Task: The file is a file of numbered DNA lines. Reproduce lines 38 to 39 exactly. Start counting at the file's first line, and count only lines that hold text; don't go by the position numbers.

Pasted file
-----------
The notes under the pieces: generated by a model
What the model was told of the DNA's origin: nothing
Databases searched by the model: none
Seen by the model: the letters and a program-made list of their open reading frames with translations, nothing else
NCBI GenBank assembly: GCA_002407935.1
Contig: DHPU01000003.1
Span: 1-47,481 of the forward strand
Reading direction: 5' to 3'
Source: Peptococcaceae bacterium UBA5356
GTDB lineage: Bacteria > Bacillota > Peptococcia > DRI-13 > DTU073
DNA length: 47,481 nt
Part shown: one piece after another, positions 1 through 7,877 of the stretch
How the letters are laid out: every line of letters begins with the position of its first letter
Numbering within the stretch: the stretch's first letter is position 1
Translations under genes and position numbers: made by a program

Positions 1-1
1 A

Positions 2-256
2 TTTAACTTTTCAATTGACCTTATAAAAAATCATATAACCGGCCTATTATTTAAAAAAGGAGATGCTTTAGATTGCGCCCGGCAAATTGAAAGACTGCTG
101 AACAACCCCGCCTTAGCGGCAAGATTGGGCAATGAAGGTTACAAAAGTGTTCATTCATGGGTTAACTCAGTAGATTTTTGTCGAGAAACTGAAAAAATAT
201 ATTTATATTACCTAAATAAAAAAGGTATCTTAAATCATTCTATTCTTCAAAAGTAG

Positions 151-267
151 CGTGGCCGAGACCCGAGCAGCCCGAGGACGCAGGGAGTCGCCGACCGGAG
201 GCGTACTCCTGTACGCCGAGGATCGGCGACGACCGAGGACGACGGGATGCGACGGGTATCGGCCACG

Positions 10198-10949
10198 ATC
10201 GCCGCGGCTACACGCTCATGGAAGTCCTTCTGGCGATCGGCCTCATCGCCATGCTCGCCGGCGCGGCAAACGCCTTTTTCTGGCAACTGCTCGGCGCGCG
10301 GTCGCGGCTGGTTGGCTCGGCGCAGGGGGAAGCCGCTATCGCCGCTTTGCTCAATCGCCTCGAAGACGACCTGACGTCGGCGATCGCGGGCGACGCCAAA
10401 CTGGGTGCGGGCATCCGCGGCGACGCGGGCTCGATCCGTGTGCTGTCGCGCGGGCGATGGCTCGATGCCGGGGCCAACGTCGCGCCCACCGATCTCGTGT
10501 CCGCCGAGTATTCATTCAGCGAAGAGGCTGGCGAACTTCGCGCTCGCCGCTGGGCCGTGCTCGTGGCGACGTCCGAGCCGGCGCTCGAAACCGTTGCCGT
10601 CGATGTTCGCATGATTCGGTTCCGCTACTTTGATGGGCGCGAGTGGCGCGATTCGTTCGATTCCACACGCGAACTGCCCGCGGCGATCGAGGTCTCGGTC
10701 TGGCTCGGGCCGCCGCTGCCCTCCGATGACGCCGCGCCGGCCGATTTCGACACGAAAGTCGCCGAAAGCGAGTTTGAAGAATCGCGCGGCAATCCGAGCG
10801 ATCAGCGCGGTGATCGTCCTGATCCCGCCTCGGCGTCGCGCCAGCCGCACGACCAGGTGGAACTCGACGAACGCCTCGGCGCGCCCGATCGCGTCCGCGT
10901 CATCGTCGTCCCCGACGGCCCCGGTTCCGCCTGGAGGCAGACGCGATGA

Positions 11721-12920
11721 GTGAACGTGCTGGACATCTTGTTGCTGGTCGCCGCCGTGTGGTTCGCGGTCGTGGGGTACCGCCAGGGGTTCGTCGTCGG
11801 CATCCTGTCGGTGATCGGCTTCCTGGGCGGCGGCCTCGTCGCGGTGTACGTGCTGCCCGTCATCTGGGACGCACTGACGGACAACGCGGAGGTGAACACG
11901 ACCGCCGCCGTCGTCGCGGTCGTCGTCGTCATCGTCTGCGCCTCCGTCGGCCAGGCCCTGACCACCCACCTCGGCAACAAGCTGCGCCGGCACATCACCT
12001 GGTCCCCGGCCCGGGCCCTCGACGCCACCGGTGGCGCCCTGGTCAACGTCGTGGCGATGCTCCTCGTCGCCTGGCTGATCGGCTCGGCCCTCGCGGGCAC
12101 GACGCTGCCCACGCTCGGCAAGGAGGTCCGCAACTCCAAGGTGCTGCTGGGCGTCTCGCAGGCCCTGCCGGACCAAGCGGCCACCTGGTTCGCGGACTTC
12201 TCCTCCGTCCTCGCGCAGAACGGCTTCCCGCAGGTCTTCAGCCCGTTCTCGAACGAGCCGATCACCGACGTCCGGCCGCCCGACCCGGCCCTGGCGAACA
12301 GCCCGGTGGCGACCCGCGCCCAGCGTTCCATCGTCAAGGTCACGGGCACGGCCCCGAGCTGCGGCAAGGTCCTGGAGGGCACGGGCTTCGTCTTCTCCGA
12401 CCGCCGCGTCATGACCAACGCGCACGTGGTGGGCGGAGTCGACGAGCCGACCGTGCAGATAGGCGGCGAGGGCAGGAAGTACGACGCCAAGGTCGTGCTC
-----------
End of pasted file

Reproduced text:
11901 ACCGCCGCCGTCGTCGCGGTCGTCGTCGTCATCGTCTGCGCCTCCGTCGGCCAGGCCCTGACCACCCACCTCGGCAACAAGCTGCGCCGGCACATCACCT
12001 GGTCCCCGGCCCGGGCCCTCGACGCCACCGGTGGCGCCCTGGTCAACGTCGTGGCGATGCTCCTCGTCGCCTGGCTGATCGGCTCGGCCCTCGCGGGCAC